Caregiver Journey


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Articles on Caregiving

By Sue Ellis 06 May, 2016

When the care giving role has finished, the individual usually experiences a loss of identity. Here are ten ways of transitioning successfully from being a caregiver to creating a new life.

“Now you can get on with your life” are the words of comfort we hear when our role as caregiver is over. The depression that we sink into, and others cannot fathom, is grief for ourselves. Others will attempt to help us get over the grief for the person lost from our life but will fail to realize that it is the loss of self for which we grieve later. Indeed we don’t realize this for ourselves at the time. Since we have spent a long time putting the needs of another first, we fail to understand how much of self-identification was tied up in those needs.

I was a caregiver for almost 10 years. Grief followed my partner’s death. But my “depression” did not hit till 18 months later. It was a period of transition – from one self to the next. From one identity, one image of self – to a new me. The transition has a big question mark at the beginning. “What am I going to do with the rest of my life?” “Who am I, anyway?” The journey is that of our own transformation.

How do we successfully transition?

1.   Recognize that this is the task at hand.
2.   Re-evaluate the role that we have played and now lost. This means look at it as if we were writing a job description. We do not need to dwell on criticizing how successfully we performed, but focus on what skills we acquired, what tasks we accomplished, what creativity we showed. Society does not place value on the role we have played. We must not fall into the trap of belittling our own accomplishments. We must familiarize ourselves with whom we have become because of this experience. We have been forever changed.
3.   Recognize that over time we searched for recognition in the role we played. To do it well, the caregiver role became us. It was how we identified ourselves. Others related to us through that role. Any socializing we had was a respite from that role. Any emotional support we received was to help us cope with that role. Most of our conversation was about the talk of care giving. Then it is over and all the professionals who shared the challenge have disappeared. We are not supposed to need them any more. But they were the people who validated who we were. All those routines that had become our life – the doctor visits, the care giver support groups, the volunteers – have all gone. Suddenly we are naked. We have no identity and we are alone. The task at hand is to build a new identity.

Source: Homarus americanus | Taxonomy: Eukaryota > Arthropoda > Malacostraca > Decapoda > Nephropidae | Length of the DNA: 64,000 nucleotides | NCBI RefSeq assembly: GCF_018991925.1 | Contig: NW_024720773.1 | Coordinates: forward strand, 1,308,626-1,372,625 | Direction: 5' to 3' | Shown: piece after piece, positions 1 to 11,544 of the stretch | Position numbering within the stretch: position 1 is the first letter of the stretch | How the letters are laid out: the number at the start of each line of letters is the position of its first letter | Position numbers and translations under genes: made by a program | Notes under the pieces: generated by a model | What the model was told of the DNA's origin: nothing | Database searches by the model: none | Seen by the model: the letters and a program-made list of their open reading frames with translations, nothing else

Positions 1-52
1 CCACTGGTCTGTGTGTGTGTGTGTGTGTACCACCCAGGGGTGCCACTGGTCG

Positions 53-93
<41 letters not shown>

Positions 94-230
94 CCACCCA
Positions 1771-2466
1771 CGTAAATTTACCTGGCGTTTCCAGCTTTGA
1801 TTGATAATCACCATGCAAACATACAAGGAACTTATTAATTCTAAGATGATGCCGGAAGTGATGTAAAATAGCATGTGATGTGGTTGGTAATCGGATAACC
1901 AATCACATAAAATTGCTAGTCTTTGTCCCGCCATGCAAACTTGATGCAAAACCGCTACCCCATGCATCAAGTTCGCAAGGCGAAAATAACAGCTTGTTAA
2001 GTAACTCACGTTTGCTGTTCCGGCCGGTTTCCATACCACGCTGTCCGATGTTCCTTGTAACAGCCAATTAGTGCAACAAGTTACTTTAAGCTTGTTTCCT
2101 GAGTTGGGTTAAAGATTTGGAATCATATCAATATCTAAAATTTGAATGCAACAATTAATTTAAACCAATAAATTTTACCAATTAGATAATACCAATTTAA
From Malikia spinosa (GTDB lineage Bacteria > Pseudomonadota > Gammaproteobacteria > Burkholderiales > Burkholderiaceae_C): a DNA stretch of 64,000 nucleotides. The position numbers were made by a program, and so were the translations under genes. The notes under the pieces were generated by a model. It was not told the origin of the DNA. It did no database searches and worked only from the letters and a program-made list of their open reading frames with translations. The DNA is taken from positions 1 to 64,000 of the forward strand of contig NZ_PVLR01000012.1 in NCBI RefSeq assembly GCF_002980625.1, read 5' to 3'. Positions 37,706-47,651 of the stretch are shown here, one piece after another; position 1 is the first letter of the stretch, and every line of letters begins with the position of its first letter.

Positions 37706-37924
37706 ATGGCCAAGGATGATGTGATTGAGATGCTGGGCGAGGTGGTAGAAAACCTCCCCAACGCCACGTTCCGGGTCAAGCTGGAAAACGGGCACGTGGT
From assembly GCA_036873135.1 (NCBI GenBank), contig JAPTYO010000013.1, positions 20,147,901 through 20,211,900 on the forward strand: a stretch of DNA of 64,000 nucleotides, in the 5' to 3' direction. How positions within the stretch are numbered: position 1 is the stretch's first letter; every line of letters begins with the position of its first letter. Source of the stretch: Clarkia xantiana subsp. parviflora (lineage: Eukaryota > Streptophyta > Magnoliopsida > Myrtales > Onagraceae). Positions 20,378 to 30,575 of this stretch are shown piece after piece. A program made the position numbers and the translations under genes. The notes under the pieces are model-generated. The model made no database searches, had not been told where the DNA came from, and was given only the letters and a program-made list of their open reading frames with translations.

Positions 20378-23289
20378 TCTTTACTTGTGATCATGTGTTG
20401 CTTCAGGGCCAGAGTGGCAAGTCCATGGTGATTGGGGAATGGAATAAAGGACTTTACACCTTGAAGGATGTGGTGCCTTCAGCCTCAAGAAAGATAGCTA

4.   Don’t deny the pain, look at the fears, and accept the feelings for what they are. We are learning how to face change. We are learning how to let go of the past – of whom we were, of what was. We are in a transition where there is no going back. A time when this moment truly is the most important of our life. For it is the only moment that is real. The only moment that counts. How we live it will determine what is ahead of us.
5.   Find a mentor who has been there. If no one is available chose someone who is prepared to listen without thinking they must solve problems. Only you can forge the future path. It must come from within you, not the suggestions of others. The gift others can give you now is the ear that witnesses your progress. Their only task is to stop you from dwelling on negative repetition. We used to call this being a “broken record.” Sometimes we used to imitate playing on an imaginary violin to indicate the repetitive telling of a sad story. We do not make changes when we are repeating the same old story over and over again.
6.   Slowly open new doors and test how you feel. My breakthrough came when I started reading books on spirituality and healing. I will list a few that have impacted my life and caused me to shift my views, beliefs and attitudes. They moved me from being a victim of my circumstance to being the captain of my ship. This is not a complete list but examples of books that helped me look at the world, life and me in a different way. They helped the change process.

Anatomy of the Spirit / Why People Don’t Heal and How They Can – Caroline Myss
When Things Fall Apart – Pema Chödron
The Four Agreements – Don Miguel Ruiz
My Grandfather’s Blessings – Rachel Naomi Remen MD
Home with God – Neale Donald Walsch
Man’s Search for Meaning – Viktor E. Frankel

7.   Let go of self restricting beliefs and attitudes about yourself and your future. “Poor me,” “my life is over,” “I shall never be able to…” – they will not serve you well. They are a devise to stifle facing change. If we see our cup as half empty – it will remain so. If we see that same cup as half full then there is room for more. When we believe in “can’t,” then that is what we will experience.